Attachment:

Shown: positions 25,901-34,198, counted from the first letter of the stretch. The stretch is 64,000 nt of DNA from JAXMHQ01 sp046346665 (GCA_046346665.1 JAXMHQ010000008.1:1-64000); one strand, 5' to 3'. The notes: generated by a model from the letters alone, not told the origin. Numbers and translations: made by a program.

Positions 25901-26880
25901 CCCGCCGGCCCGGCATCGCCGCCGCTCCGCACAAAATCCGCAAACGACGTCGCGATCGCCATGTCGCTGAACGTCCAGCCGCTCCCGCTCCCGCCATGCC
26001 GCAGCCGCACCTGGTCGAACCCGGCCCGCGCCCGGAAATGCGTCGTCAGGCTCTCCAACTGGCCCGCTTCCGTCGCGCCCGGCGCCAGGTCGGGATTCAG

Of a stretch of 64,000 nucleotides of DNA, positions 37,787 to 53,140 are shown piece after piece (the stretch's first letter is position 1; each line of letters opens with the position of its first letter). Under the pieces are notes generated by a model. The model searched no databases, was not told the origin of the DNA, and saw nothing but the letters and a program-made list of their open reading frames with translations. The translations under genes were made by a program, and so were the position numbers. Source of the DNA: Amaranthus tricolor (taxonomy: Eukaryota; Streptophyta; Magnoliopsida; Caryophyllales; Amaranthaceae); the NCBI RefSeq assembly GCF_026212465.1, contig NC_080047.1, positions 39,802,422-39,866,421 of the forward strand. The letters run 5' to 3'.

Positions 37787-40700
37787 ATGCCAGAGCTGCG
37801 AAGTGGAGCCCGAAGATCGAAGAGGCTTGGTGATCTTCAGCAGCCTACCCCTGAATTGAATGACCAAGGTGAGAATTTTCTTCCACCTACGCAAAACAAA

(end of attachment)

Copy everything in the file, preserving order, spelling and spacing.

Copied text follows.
Shown: positions 25,901-34,198, counted from the first letter of the stretch. The stretch is 64,000 nt of DNA from JAXMHQ01 sp046346665 (GCA_046346665.1 JAXMHQ010000008.1:1-64000); one strand, 5' to 3'. The notes: generated by a model from the letters alone, not told the origin. Numbers and translations: made by a program.

Positions 25901-26880
25901 CCCGCCGGCCCGGCATCGCCGCCGCTCCGCACAAAATCCGCAAACGACGTCGCGATCGCCATGTCGCTGAACGTCCAGCCGCTCCCGCTCCCGCCATGCC
26001 GCAGCCGCACCTGGTCGAACCCGGCCCGCGCCCGGAAATGCGTCGTCAGGCTCTCCAACTGGCCCGCTTCCGTCGCGCCCGGCGCCAGGTCGGGATTCAG

Of a stretch of 64,000 nucleotides of DNA, positions 37,787 to 53,140 are shown piece after piece (the stretch's first letter is position 1; each line of letters opens with the position of its first letter). Under the pieces are notes generated by a model. The model searched no databases, was not told the origin of the DNA, and saw nothing but the letters and a program-made list of their open reading frames with translations. The translations under genes were made by a program, and so were the position numbers. Source of the DNA: Amaranthus tricolor (taxonomy: Eukaryota; Streptophyta; Magnoliopsida; Caryophyllales; Amaranthaceae); the NCBI RefSeq assembly GCF_026212465.1, contig NC_080047.1, positions 39,802,422-39,866,421 of the forward strand. The letters run 5' to 3'.

Positions 37787-40700
37787 ATGCCAGAGCTGCG
37801 AAGTGGAGCCCGAAGATCGAAGAGGCTTGGTGATCTTCAGCAGCCTACCCCTGAATTGAATGACCAAGGTGAGAATTTTCTTCCACCTACGCAAAACAAA